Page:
The axis of rotation is build of all lined up points that do not change their position when the rotation is performed. You can see easily that [0,0,0] ever belongs to the axis, because regardless of what rotation matrix you apply to [0,0,0], the result will ever be [0,0,0]. In other words, every and each axis of rotation passes through [0,0,0].

Now, well, perhaps you don't want this. Perhaps you want an axis that passes through [1,2,3], but if you apply a rotation to [1,2,3] it will in general result in something differing from [1,2,3]. To solve this, you do the following:

1. translate by [1,2,3] * (-1)

2. rotate

3. translate by [1,2,3] * (+1)

Look at the desired point and observe what happens (I'm using row vectors here):

**p**_{1} := [1,2,3]

**p**_{2} := **p**_{1} * **T**(-1,-2,-3) = **p**1 + [-1,-2,-3] = [0,0,0] // application of first translation

**p**_{3} := **p**_{2} * **R** = [0,0,0] * **R** = [0,0,0] // application of rotation gives always [0,0,0] for input [0,0,0]

**p**_{4} := **p**_{3} * **T**(1,2,3) = [0,0,0] + [1,2,3] = [1,2,3] // application of second translation

Notice that due to the surrounding translations the desired origin of rotation is temporarily shifted to [0,0,0] so that is guaranteed fixed during rotation.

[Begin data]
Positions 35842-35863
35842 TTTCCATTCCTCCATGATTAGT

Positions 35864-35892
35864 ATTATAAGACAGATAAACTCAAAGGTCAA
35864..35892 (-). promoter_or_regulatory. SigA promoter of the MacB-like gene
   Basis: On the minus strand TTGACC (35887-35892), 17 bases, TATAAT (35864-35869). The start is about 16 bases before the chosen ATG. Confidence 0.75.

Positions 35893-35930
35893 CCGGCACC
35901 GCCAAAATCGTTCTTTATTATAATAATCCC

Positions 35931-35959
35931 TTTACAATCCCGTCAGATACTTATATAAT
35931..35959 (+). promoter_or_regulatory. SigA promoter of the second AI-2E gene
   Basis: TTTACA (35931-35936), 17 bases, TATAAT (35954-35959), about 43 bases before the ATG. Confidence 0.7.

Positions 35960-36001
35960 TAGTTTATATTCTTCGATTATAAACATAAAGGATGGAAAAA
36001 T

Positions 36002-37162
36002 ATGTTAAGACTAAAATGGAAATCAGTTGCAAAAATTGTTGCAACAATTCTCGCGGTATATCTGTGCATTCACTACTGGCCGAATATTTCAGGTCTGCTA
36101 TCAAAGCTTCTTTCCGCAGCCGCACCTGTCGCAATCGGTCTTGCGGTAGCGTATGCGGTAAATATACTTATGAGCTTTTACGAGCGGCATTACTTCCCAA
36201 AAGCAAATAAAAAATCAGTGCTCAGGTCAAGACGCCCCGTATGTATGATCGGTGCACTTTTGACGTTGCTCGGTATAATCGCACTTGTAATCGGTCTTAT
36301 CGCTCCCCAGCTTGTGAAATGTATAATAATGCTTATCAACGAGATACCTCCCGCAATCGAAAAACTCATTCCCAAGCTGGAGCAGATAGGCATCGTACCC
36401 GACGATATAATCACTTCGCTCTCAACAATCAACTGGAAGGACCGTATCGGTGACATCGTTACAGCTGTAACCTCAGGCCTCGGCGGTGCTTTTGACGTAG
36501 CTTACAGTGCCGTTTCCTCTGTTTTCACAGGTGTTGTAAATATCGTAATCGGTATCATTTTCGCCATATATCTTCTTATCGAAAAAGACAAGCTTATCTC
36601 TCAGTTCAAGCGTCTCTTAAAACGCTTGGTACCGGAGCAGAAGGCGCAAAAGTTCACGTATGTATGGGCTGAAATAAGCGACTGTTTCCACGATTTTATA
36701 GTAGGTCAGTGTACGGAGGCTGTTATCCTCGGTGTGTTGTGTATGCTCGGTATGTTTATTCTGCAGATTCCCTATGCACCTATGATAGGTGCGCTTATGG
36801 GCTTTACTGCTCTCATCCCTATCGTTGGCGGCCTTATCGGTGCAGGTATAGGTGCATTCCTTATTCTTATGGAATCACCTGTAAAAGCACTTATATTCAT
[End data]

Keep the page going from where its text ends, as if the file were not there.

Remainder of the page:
You may observe that if you don't apply any translation (I mean as part of the model or camera transform here), then the local origin is still at the world's [0,0,0]. That is the reason why, when computing a model's world transform matrix, the rotation is done before the translation. (Similarly, the scaling is done before the rotation, before scaling does neither change point [0,0,0] nor the direction of any of the principal axes, which is important for the rotation afterwards.)

Now, if your camera's transform is already set to a copy of the model's head transform, then in general both a translation and a rotation are already applied. If you want to rotate the camera around a local axis of something, you need to temporarily not only undo the translation but also the rotation. If the copied world transform is named **M**, you need to apply its inverse

**M**^{-1}

then do the rotation, so in summary:

**R** * **M**^{-1}

then redo the former undo, so in summary:

**M** * **R** * **M**^{-1}

With a given transform of the camera C you have then the new world transform of the camera as:

**C**' := **M** * **R** * **M**^{-1 }* **C**

In your case **C** is the copy of the world transform of the head. **M** is the world transform of the head, too, because you want to apply the rotation **R** in the head's local space. That means that **C** == **M** and hence due to

**C**' := **M** * **R** * **M**^{-1 }* **C** = **M** * **R** * **M**^{-1 }* **M **= **M** * **R**

you get **M**^{-1 }* **M** canceling out on the right side, leaving the equation of a simple parenting (a.k.a. forward kinematic). Et voila: All you need is to rotate the camera locally and handle it as child of the model's head.

**Edited by haegarr, 31 January 2014 - 12:26 PM.**